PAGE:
Switched at Birth

Switched at Birth
Patient Name : Emma Provenzano

The minute Chuck Provenzano saw his baby daughter he knew something was not right. She’s blue, he thought to himself. He tried to mask his alarm as Shannon looked to his face for his reaction.

Shannon had wanted to start a family as soon as she and Chuck married. Now two years later, they were having their first child. Everything had gone smoothly during her pregnancy; it was uneventful. Her due date had come and gone, so on the morning of January 25, 2005, doctors induced her labor at Orlando Regional South Seminole Hospital. At 2:10 in the afternoon, little Emma entered the world.

Chuck watched as the nurses moved the tiny arms and legs of his baby daughter. They suctioned out her nose. They massaged her trying to get the oxygen to pink up her skin. But, the look on their faces belied their calm demeanors—something was not right.

What could be wrong? Chuck and Shannon began to worry. Hours passed as Emma underwent several tests. The results revealed she had a heart problem and would need specialized treatment at Arnold Palmer Hospital for Children & Women.

Only hours after the birth of her first child, Shannon watched as her daughter left her side in an ambulance while she had to stay behind. An hour later, her husband went to join their daughter and the laughter of other moms on the maternity floor seemed to echo in her room. The only question Shannon heard in her mind, what did I do wrong? Nurses had graciously removed the basinet from Shannon’s room and all the other visual reminders that Emma should have been in the room.

That night Chuck returned home alone. He walked into the bedroom and saw the basinet, the pastel colored clothes, and the little stuffed animals. Everything felt so empty. He wept. And he walked from his room to lie on the couch away from the painful reminders. The new parents were devastated. Something was wrong with their daughter.

Precious and dainty Emma had what pediatric cardiologist Susan desJardins, MD, called the transposition of the great arteries with pulmonary atresia. She explained that this meant Emma’s aorta and pulmonary artery were switched and Emma was not getting oxygen-rich blood; her heart circulated oxygen-depleted blood through her body. “We need to create a connection for blood to flow from her body artery to her lung artery,” she said. Dr. desJardins explained the necessity of mixing the oxygen-rich blood and oxygen-depleted blood since Emma’s heart did not send the blood to her lungs to receive oxygen. For the first of the three-step process, Dr. desJardins explained, Emma would need an artificial connection between the two arteries, a shunt. Then when Emma gets a little older, two additional surgeries will take all oxygen-depleted blood directly to her lungs and make her heart pump only oxygen-rich blood to her body.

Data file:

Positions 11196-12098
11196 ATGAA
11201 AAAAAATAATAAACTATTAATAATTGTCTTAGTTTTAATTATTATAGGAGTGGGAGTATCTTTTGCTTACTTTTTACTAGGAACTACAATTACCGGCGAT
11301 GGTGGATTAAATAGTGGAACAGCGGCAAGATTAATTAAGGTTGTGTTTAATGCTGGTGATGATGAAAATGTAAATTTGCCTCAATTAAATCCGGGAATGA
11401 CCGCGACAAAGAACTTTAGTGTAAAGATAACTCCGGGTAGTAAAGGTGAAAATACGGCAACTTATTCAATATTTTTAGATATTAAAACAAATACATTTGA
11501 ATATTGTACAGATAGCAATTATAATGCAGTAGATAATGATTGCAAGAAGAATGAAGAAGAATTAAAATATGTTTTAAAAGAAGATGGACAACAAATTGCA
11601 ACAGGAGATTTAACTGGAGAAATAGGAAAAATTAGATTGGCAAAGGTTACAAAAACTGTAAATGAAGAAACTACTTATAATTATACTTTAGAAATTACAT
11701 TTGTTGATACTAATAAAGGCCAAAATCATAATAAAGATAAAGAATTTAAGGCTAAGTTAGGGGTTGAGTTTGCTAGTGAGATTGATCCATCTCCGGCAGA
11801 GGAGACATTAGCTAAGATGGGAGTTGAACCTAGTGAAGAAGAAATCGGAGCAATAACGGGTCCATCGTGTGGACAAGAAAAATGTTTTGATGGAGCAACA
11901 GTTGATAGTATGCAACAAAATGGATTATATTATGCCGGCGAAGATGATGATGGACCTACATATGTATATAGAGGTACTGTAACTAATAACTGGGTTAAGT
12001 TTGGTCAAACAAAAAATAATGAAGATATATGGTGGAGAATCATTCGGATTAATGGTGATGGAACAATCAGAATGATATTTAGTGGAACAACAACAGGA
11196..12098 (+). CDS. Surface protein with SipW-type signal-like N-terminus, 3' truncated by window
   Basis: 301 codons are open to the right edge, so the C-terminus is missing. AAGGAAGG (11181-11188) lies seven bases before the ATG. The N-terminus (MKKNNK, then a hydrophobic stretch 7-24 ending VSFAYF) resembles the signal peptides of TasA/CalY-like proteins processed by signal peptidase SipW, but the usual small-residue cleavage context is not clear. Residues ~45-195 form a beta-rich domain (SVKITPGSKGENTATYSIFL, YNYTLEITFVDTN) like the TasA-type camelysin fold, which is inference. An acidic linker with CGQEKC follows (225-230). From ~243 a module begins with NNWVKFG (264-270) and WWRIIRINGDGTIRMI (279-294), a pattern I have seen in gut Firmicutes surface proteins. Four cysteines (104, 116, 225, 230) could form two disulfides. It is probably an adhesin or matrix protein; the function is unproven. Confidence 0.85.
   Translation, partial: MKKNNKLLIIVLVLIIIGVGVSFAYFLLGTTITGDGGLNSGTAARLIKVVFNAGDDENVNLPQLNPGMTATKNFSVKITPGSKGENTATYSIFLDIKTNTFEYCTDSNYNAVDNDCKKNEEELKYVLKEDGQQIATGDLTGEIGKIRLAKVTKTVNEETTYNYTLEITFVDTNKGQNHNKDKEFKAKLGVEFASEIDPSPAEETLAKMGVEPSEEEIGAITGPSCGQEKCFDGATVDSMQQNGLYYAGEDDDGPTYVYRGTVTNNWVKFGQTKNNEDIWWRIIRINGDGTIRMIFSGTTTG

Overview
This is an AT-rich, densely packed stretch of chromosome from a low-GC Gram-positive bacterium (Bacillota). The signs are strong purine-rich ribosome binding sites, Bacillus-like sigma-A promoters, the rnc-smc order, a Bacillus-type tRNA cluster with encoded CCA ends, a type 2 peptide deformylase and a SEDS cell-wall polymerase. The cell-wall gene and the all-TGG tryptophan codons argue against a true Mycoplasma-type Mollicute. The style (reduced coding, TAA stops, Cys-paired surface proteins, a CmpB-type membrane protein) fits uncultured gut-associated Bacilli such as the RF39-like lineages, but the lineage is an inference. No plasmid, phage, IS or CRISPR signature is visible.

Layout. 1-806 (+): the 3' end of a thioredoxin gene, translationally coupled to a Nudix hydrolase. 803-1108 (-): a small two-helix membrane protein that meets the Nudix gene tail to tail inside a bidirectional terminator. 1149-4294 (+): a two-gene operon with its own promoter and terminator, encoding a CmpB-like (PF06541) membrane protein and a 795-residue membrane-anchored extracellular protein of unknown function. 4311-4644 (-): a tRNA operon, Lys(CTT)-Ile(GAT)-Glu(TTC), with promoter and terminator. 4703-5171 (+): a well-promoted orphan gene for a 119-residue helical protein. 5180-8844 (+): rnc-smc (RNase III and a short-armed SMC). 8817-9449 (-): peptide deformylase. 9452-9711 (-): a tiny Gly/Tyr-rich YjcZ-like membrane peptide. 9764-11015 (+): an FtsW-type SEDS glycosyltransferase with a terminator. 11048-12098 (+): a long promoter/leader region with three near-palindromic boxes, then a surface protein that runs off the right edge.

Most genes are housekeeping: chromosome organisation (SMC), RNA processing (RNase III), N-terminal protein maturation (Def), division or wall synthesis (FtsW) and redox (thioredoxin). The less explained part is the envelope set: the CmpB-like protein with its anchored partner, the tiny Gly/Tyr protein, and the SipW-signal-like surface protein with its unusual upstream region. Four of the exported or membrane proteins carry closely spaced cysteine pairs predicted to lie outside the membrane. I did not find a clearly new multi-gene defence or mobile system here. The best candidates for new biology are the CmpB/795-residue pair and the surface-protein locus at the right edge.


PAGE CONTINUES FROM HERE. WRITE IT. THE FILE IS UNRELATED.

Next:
Is she going to be okay? Chuck barely got out as tears began to stream. Dr. desJardins assured him that Emma would be fine and have no permanent damage. “She may not grow up to be an Olympic athlete, but she should be able to do anything her little heart desires,” she reassured the anxious father.

“The doctors and staff at Arnold Palmer Hospital helped us to deal with the news of Emma’s heart problem. They had a plan and knew how to handle the situation. This gave us much needed hope,” Chuck explains.

“Our baby had heart problems. We would go and do whatever we needed to make sure she had everything she needed. But Arnold Palmer Hospital had it all.” After a week in the Neonatal Intensive Care Unit, Emma underwent her first open-heart surgery. Pediatric cardiac surgeon William DeCampli, MD, had come highly recommended. So, as they waited in the waiting room, they drew comfort from knowing their daughter was in the most capable hands. Dr.DeCampli operated on Emma’s tiny heart, the size of her tiny fist, and implanted the shunt, the first step on Emma’s road to full recovery.

It had been over a week since Emma’s birth, when Cindy Hinds, nurse in the Pediatric Intensive Care Unit, asked, “Do you want to hold her?” Surprised by the offer, Shannon responded in confusion, “We can?” And Cindy gently passed Emma to her mom. Shannon held her precious daughter for the first time. Finally, her arms held her tiny bundle and she cried tears of joy.

“We felt like everyone at Arnold Palmer Hospital were only looking after our child, like they didn’t have any other patients,” shared Shannon. “They were great with her and with us too.” One week after her surgery, Emma went home with her grateful parents.

Since college, Chuck and his fraternity have played in a golf tournament benefiting Arnold Palmer Hospital through Children’s Miracle Network. However, he never thought he played for the life of his own child.